Volume 16, No. 9 • September 2019

Spotlight

  • Job Satisfaction and Workplace Engagement in Libraries

    By Jason Martin, Ed.D.

    Introduction

    Job satisfaction and workplace engagement play a large role in the healthy functioning of any organization, libraries included. These two factors influence productivity, workplace behavior, organizational citizenship and affective commitment (the attachment to, and identification with, a workplace). Affective commitment supersedes all other organizational factors – including pay – to create a deep loyalty to the organization. Job satisfaction and workplace engagement each influence the other. The more engaged someone is, the more satisfied they Read the rest

Career Advancement

  • Politics and Partnerships eCourse Begins Soon

    If you are interested in learning how to work with social, political and economic entities in order to promote, enhance and gain support for your library’s programs and services, consider taking a six (6) week, online asynchronous course. Starting September 16, 2019, the course is designed to provide participants with the ability to identify social/political/economic issues that may affect the library, the populations it serves, or its services. Participants will learn to develop relationships with people who can exercise influence Read the rest

  • What to Do When You Don’t Get a Promotion

    Have you ever applied for a job and didn’t get it? Most of us have. There are very few people who have gotten every job for which they have applied. How did you feel when you learned that you did not get the job? Were you upset? Did you feel rejected? Or did you try to act as if you didn’t really want the job anyway, so it was no big deal? Being passed over for a promotion—particularly when you Read the rest

HR Practice

  • How to Reduce Personal Bias When Hiring

    Most libraries and organizations say they want a diverse workforce. They even craft policies that dictate ways to achieve diversity.  However, when it comes to actual hiring practices, the results of searches often do not yield much change in the status quo—a staff that is largely homogeneous. This is because we all have biases that impact our professional decisions, especially hiring. Let’s face it, most people gravitate to others who are like them in some way. Perhaps you believe Read the rest

Work/Life

  • How to Stop Thinking About Work After Hours

    When you’re at home, do you think about projects you need to work on, or coworkers you need to talk to once you’re back at work? Sometimes it can be challenging to relax and let go of thoughts related to work. However, relaxing properly is essential to maintaining your physical and mental health. In a professional context, failure to relax can impact the quality and quantity of work you produce. According to this article, learning not to think Read the rest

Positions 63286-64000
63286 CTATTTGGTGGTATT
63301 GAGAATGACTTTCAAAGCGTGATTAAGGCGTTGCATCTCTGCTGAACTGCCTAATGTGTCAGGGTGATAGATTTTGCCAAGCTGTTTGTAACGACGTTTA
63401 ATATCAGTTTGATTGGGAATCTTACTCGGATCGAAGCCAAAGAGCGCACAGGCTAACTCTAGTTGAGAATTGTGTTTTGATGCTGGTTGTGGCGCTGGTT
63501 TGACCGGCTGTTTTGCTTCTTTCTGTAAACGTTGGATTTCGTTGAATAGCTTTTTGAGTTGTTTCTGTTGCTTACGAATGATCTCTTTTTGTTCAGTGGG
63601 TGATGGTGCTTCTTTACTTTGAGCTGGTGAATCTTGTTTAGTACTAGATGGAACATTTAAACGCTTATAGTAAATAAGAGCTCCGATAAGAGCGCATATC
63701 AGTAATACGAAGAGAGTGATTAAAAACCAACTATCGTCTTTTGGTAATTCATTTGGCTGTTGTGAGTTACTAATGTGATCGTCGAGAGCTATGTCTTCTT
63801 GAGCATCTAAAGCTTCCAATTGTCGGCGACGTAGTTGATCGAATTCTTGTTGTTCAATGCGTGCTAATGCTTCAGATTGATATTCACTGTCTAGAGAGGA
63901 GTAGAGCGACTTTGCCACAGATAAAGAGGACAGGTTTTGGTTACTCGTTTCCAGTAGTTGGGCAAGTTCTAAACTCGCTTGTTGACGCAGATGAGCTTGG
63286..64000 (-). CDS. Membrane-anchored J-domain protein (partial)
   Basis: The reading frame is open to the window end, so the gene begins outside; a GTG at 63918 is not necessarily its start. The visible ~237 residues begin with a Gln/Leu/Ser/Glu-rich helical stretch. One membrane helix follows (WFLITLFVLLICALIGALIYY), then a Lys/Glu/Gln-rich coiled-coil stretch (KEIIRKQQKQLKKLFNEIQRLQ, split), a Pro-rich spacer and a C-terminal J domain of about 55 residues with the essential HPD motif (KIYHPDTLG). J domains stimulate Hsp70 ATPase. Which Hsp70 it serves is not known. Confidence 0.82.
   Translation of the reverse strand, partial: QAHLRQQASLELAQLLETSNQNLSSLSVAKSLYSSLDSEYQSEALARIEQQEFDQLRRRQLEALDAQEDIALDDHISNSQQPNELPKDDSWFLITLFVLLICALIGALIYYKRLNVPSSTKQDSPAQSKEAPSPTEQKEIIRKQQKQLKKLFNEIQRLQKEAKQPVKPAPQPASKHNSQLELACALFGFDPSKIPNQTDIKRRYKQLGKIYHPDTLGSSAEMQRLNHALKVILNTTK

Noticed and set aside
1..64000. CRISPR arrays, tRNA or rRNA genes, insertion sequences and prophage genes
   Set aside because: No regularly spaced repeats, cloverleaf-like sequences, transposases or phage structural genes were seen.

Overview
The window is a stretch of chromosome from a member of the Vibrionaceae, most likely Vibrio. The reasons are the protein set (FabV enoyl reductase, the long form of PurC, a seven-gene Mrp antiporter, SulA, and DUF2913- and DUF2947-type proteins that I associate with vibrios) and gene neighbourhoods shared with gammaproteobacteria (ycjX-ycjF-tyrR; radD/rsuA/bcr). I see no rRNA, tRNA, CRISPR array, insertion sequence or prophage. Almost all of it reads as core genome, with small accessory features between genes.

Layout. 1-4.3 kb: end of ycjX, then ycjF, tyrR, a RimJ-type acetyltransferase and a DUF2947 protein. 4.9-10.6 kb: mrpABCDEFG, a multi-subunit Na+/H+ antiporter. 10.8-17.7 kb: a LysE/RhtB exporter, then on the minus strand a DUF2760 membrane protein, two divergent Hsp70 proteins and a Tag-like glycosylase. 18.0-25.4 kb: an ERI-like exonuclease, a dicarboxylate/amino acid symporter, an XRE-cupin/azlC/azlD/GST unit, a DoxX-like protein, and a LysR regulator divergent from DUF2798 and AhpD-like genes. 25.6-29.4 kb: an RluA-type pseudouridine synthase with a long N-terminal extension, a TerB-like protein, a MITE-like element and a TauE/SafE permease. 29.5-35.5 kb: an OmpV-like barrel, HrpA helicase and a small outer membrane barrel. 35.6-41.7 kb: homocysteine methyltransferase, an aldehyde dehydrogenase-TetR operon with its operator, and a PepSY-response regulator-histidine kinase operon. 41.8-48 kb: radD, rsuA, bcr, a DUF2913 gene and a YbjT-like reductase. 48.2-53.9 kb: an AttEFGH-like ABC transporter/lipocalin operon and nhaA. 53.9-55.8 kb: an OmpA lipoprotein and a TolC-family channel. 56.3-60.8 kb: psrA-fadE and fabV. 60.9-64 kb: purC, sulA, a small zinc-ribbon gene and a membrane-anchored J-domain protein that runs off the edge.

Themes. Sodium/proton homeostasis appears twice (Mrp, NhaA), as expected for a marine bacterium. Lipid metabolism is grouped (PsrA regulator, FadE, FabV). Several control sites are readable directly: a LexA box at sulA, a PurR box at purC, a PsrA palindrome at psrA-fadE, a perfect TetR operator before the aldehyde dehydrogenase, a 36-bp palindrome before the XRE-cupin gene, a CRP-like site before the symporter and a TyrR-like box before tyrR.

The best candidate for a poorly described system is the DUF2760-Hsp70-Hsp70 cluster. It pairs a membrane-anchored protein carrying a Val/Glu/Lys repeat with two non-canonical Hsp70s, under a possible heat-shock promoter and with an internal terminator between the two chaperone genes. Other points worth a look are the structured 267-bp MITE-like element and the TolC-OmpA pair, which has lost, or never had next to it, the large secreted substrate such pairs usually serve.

• Can I Use a Sick Day as a ‘Mental Health Day’?

    It’s almost the middle of September, which means fall will be arriving soon. The change of seasons often brings illnesses such as colds, seasonal allergies or the flu. Coworkers and supervisors usually don’t make you feel guilty if you take a couple of days off for these ailments. After all, no one wants you spreading your germs and making the entire staff sick. But what if you just feel “out of sorts?”  What if you’re not feeling physically ill — Read the rest

HR Law

  • Is It Legal to Dock the Pay of Employees Who Skip a Political Rally Being Held in the Workplace?

    Every year during the ALA midwinter meetings, my co-worker and I present a session on professional etiquette. One of the topics we advise workshop attendees to avoid is politics. Political discussions can lead to a variety of negative consequences —particularly in the workplace. Individual feelings about various politicians, the voting process in general, and political activities are all personal. Coercing employees’ attendance at political events is an ill-advised activity that does not bode well for employers. Though it may be Read the rest

Unions

  • Public Support for Unions Continues to Surge

    According to a recent press release from AFSCME, a new Gallup poll released last month reveals public support for labor unions reaching 64%—a near 50-year high. It is believed that the positive surge in approval demonstrates how effective unions have been in educating working people about the value and benefits of strong unions to their families and communities. The conversation related to unions will undoubtedly be a topic of discussion leading up to the 2020 elections.Read the rest